‘I had never had a long injury and slowly but surely I got into a deeper hole. I wasn’t mentally prepared for it, ”he says.
‘I was just in a dark room drinking heavily. I had no outside help. Nobody knew what was wrong with me because I never talked about it. Everyone thought I was the happiest man in the world, but I would go home, shut the door and bang my head against the wall, have a few drinks to try and forget.
‘For me it was getting rid of the depression. You would have a lot to drink and forget about it. The next day it got worse and you are drinking again. It does not work. I went to rehab because others wanted me to: my wife, my agent, and my friends. I didn’t see anything wrong with me, that was my biggest problem. ‘
Carroll continued to drink while with Rangers, Derby and the Danish club Odense. But things got out of hand in the nine months he was out of work after leaving Denmark.
“When I had a club, I always thought about not drinking the day before a game,” he says. ‘That was strange – when I stopped playing and nobody wanted me, I drank almost every day.
The ex-United goalkeeper won the league at Old Trafford (right), but those highs were replaced by lows in his battle against alcoholism, and Carroll believes he would be dead had he not quit.
‘I had a lot of time to spare, I drank great. If I hadn’t stopped I wouldn’t have been here today. I don’t feel like my body would have lasted.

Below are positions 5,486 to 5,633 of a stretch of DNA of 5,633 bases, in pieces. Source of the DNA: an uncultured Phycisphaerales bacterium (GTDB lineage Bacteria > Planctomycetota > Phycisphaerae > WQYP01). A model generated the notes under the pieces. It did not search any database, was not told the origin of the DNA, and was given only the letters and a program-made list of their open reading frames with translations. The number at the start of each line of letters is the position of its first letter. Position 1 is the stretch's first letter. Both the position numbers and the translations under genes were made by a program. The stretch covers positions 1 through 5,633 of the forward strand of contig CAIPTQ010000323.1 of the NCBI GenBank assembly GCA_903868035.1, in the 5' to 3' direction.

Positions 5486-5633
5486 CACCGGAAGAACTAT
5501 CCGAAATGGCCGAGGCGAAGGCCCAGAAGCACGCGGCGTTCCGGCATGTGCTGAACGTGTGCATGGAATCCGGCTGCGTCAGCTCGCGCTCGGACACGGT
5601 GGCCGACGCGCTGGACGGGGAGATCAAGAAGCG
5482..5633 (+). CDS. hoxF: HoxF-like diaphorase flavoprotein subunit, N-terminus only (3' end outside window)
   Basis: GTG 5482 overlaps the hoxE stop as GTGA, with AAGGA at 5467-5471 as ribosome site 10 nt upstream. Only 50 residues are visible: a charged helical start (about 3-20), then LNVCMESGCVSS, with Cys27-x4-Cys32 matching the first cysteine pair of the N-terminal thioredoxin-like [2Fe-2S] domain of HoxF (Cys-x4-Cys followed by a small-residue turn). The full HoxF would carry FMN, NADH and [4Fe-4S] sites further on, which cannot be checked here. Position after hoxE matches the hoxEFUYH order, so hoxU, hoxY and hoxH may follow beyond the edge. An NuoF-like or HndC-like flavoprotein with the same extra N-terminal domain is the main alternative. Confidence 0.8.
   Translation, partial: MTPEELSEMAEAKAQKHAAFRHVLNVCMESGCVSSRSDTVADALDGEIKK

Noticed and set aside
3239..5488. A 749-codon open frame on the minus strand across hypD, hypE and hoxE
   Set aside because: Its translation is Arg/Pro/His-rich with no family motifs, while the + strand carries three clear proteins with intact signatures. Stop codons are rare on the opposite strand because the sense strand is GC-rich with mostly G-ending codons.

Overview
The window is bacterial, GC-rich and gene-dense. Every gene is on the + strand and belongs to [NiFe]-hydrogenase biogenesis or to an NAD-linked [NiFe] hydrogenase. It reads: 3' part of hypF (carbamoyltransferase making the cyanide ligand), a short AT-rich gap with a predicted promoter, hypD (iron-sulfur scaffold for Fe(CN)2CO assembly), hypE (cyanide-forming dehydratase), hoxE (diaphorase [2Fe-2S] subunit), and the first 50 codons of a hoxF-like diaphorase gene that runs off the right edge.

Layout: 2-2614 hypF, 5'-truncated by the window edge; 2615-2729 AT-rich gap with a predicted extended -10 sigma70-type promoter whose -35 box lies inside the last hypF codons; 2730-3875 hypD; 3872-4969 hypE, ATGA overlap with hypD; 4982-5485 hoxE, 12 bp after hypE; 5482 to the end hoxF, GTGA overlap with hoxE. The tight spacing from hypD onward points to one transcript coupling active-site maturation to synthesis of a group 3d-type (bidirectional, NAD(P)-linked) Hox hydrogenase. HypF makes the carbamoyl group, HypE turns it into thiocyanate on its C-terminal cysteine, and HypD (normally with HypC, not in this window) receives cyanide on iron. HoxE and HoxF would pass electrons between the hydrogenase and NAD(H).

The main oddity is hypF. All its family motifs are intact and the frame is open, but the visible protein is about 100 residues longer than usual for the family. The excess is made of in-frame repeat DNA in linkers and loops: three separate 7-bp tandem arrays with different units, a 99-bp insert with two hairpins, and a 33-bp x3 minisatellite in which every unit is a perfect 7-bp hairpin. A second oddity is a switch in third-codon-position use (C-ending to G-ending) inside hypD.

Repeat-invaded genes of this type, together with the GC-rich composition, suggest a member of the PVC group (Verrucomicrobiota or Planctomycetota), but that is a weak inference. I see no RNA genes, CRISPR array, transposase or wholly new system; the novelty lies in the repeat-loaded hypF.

‘I was never at that stage where I would have committed suicide. I was lucky that I was not that far ahead. But the drink would have killed me. The stuff I drank and the way I drank it, I wouldn’t have woken up one morning. I don’t care about alcohol anymore. The first four or five years were very difficult, but now I don’t need it. I’m crazy enough without the booze!
‘But the depression does come back from time to time. I’ll never get rid of it.
‘A lot of football players will experience it, but they only come out when they retire. They try to keep it in because it’s their livelihood. ‘
The moment of the light bulb came on June 11, 2011. Carroll lived alone in Canary Wharf, separated from his wife Kerry and two children, and still without a club.
“I looked in the mirror, something clicked and I said,” What am I doing? ” That was it, I changed my life, ”he recalls. ‘I was in an apartment away from my family because I was going downhill.
‘My wife found out that I was out of booze. She invited me to come home and we had a great conversation. ‘
A few weeks later, Carroll received a call from a Greek agent offering him the opportunity to revive his career in Crete. The lifestyle was ideal for the family to make a fresh start and his form earned him a move to Olympiacos.
Carroll was then grateful for the unexpected opportunity, as he is today. Above all, he wants to use his experience to help others.
One day a man who earned 45 caps for his country would love to be in charge of overseeing Northern Ireland’s goalkeeping structure right down to the senior team. Not only to pass on his expertise, but also to lead players away from the mistakes he has made.
“Footballers are being abused on social media – stay away from it,” says Carroll. ‘The trolls just want to ruin people’s lives. My biggest downfall then was worrying about what others thought. People can now think of me what they want.
“I’m more concerned about whoever is reading this and it could help him or her or their children.”
Now the ex-United and West Ham bullet stopper wants to help others who are having similar battles